What remains of communism in China ?, by Jérôme Doyon (Le Monde diplomatique


100 years of communism: the CCP celebrates its centenary this year

Thibaud Mougin SOPA LightRocket Getty

Hlike the Chinese Communist Party (CCP), 100 this year, turned capitalist? Since the introduction of Deng Xiaoping’s economic liberalization reforms 40 years ago, more than 800 million people have been lifted out of poverty and the one-party state is today the world’s second-largest economy – the largest if it is. is calculated in purchasing power parity, with 18% of world GDP. The introduction of the market economy and the acceleration of growth were accompanied by an exponential increase in inequalities: the Gini coefficient, which measures the extent of inequalities, increased by 15 points between 1990 and 2015 ( latest figures available) (1).

These changes have facilitated private sector growth, but the state retains direct control over much of the economy – the public sector accounts for around 30% – making China a textbook case of state capitalism. Moreover, the CCP has largely succeeded in co-opting the elites produced by this liberalized economy. But if the communist ideology no longer informs the recruitment of the party, its Leninist organizational structure remains central in the relationship between state and capital.

Maoist practices are recycled, no longer focusing on the ideological purity of party officials and members, but on their allegiance to the organization and its leader

The CCP, which continues to grow and now has some 95 million members (about 6.5% of the population), has gradually evolved into a “white collar” organization. In the early 2000s, President Jiang Zemin lifted the ban on recruiting private sector entrepreneurs, previously considered class enemies, so that the CCP no longer represents just the “revolutionary” classes – workers, peasants. and the military – but also the country’s “advanced productive forces”.

Selected businessmen and women become members of the political elite, ensuring that their businesses are at least partially protected from predatory officials. Their membership in the CCP accelerated under President Xi Jinping (from 2013), with the aim of forming “a group of business people determined to march with the Party” (2).

A need for a “festive spirit”

As a result, the CCP quickly became more and more elitist. In 2010, the number of “professionals and executives” with higher education qualifications already equaled the number of peasants and workers. Ten years later, they exceeded them, representing 50% of the workforce, against less than 35% of workers and peasants. (3).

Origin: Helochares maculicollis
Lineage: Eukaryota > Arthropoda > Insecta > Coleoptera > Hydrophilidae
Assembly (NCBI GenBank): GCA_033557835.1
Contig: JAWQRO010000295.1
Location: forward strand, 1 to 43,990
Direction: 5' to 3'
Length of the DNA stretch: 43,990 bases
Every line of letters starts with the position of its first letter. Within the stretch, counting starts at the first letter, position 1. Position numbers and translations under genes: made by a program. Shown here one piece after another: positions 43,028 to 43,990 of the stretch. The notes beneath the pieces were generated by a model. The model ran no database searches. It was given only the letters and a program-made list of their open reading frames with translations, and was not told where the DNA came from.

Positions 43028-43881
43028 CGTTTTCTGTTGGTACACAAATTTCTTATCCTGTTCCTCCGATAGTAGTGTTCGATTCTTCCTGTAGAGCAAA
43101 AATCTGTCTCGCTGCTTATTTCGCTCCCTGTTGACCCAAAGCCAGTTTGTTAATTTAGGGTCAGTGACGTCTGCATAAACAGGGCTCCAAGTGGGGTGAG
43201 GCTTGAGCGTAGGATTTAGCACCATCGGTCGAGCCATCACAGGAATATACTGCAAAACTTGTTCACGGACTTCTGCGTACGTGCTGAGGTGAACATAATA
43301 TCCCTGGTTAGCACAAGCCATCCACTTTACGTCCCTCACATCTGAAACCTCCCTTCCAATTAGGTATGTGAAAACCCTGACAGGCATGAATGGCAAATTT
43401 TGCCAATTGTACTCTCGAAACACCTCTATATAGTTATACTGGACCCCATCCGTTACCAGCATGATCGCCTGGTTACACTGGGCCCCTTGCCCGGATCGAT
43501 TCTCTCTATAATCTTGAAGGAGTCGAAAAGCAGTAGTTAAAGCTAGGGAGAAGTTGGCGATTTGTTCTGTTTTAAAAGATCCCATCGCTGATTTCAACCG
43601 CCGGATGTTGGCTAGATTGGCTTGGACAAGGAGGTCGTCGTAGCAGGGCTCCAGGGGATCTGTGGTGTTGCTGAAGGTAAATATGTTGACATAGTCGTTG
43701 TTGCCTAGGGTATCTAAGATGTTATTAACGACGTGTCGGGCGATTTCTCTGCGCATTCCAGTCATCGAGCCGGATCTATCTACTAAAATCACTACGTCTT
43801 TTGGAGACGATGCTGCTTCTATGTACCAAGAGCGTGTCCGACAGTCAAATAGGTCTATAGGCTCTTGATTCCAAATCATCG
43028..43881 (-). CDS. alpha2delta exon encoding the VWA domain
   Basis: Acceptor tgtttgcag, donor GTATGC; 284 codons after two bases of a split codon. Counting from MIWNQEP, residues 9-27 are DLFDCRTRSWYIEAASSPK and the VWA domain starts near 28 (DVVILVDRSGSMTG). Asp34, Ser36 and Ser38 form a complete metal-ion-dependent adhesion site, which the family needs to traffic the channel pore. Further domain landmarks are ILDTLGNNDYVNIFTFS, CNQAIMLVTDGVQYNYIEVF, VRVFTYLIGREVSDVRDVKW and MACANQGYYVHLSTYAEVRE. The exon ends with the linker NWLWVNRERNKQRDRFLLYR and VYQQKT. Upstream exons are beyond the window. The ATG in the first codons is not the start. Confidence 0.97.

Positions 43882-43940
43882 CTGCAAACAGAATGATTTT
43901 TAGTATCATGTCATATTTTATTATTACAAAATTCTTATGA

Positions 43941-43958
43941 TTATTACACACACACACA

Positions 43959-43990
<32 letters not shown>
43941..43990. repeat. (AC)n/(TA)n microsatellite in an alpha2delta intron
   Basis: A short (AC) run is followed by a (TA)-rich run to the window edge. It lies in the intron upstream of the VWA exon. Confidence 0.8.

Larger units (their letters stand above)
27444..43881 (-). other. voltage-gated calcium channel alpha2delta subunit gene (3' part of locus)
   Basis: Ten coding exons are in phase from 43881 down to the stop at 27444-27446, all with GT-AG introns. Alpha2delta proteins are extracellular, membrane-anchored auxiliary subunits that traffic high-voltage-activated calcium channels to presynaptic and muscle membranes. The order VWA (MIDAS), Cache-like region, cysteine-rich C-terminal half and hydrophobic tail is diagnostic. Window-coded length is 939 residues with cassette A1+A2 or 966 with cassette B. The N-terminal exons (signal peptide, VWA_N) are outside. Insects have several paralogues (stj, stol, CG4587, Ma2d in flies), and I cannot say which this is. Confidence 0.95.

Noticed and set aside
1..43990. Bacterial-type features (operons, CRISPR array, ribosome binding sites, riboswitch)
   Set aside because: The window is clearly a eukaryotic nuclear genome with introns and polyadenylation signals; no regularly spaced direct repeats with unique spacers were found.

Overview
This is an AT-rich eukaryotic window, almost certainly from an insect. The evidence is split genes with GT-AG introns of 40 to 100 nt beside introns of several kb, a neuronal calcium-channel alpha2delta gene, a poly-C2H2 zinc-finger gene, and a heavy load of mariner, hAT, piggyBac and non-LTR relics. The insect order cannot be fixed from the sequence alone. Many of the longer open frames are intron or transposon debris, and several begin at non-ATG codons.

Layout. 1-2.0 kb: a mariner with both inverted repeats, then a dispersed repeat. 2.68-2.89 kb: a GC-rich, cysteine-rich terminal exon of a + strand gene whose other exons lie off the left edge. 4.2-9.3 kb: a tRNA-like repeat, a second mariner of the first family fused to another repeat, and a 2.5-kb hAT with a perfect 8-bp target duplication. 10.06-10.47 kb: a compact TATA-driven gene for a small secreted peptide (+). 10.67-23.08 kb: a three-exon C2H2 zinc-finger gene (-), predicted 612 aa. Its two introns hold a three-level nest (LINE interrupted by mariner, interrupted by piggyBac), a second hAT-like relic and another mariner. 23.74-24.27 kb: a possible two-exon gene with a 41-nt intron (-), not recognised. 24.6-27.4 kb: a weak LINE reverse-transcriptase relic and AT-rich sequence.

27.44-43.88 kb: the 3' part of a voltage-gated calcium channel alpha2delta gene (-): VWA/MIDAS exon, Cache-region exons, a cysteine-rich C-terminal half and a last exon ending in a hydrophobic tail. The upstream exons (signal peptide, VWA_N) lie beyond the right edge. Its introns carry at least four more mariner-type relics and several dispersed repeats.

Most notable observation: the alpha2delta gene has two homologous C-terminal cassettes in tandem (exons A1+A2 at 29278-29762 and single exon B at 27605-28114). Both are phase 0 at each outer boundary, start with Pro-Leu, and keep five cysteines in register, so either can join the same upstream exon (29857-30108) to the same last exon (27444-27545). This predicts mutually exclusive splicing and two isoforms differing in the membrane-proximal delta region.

While “working for communism” was one of the main reasons for joining the party during the Maoist era (1949-76), today’s motivations are more pragmatic: above all, to facilitate professional advancement. (4). Indeed, internal training shows that the PCC presents itself as a managerial structure of neoliberal inspiration, aimed at effective management of the population and the economy.

However, the minimal emphasis placed on Communist ideology does not diminish the high level of allegiance and “party spirit” required of CCP members. Like corporate culture, this aims to ensure the success of the party itself by creating a sense of belonging. It is also tinged with nationalism. Members are regularly reminded of the centrality of the party in the transformation of China, whether during training sessions or through the development of “red tourism”, by visiting places linked to the history of the revolution.

Under Xi Jinping, internal discipline has also strengthened. The aim is to secure the morality and loyalty of leaders and members through a massive anti-corruption campaign. Not only have potential opponents of Xi’s personal power been sidelined, but control over officials has increased, as has the fight against the “evil four.” [professional] styles’: formalism, bureaucratism, hedonism and extravagance (5).

This injunction to loyalty and professional ethics, in accordance with the image that the CCP wishes to convey to the general public, applies to all its members, including those in the private sector. According to party guidelines, they are not only expected to stay true to the party line, but also to “regulate their words and actions”, “cultivate a healthy lifestyle” and remain “fashionable and low-key” (6). And those who do not play the game can suffer the consequences. The charismatic Jack Ma, founder of the Alibaba group, is a perfect example. After openly criticizing the state’s grip on the banking sector, he became the target of an attack orchestrated by the party authorities.